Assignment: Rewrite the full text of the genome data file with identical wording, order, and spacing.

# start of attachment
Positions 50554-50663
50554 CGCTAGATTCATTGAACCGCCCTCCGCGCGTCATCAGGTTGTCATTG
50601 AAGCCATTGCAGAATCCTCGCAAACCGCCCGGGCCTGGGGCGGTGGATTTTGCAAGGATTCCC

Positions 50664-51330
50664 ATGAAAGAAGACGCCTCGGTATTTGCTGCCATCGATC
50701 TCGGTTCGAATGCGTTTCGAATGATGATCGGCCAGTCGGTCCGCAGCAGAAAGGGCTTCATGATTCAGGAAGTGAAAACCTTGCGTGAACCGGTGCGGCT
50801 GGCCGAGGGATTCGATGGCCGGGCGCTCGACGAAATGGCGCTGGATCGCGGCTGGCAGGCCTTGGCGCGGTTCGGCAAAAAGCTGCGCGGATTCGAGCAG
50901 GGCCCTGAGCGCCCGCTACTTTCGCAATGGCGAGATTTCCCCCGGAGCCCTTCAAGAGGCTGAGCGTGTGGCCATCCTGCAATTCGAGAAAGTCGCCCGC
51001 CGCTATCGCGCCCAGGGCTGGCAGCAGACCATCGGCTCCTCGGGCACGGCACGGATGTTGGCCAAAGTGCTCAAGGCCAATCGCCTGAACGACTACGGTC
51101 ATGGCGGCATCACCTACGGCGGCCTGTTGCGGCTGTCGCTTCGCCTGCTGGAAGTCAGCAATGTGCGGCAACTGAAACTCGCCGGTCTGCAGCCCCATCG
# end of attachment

Positions 50554-50663
50554 CGCTAGATTCATTGAACCGCCCTCCGCGCGTCATCAGGTTGTCATTG
50601 AAGCCATTGCAGAATCCTCGCAAACCGCCCGGGCCTGGGGCGGTGGATTTTGCAAGGATTCCC

Positions 50664-51330
50664 ATGAAAGAAGACGCCTCGGTATTTGCTGCCATCGATC
50701 TCGGTTCGAATGCGTTTCGAATGATGATCGGCCAGTCGGTCCGCAGCAGAAAGGGCTTCATGATTCAGGAAGTGAAAACCTTGCGTGAACCGGTGCGGCT
50801 GGCCGAGGGATTCGATGGCCGGGCGCTCGACGAAATGGCGCTGGATCGCGGCTGGCAGGCCTTGGCGCGGTTCGGCAAAAAGCTGCGCGGATTCGAGCAG
50901 GGCCCTGAGCGCCCGCTACTTTCGCAATGGCGAGATTTCCCCCGGAGCCCTTCAAGAGGCTGAGCGTGTGGCCATCCTGCAATTCGAGAAAGTCGCCCGC
51001 CGCTATCGCGCCCAGGGCTGGCAGCAGACCATCGGCTCCTCGGGCACGGCACGGATGTTGGCCAAAGTGCTCAAGGCCAATCGCCTGAACGACTACGGTC
51101 ATGGCGGCATCACCTACGGCGGCCTGTTGCGGCTGTCGCTTCGCCTGCTGGAAGTCAGCAATGTGCGGCAACTGAAACTCGCCGGTCTGCAGCCCCATCG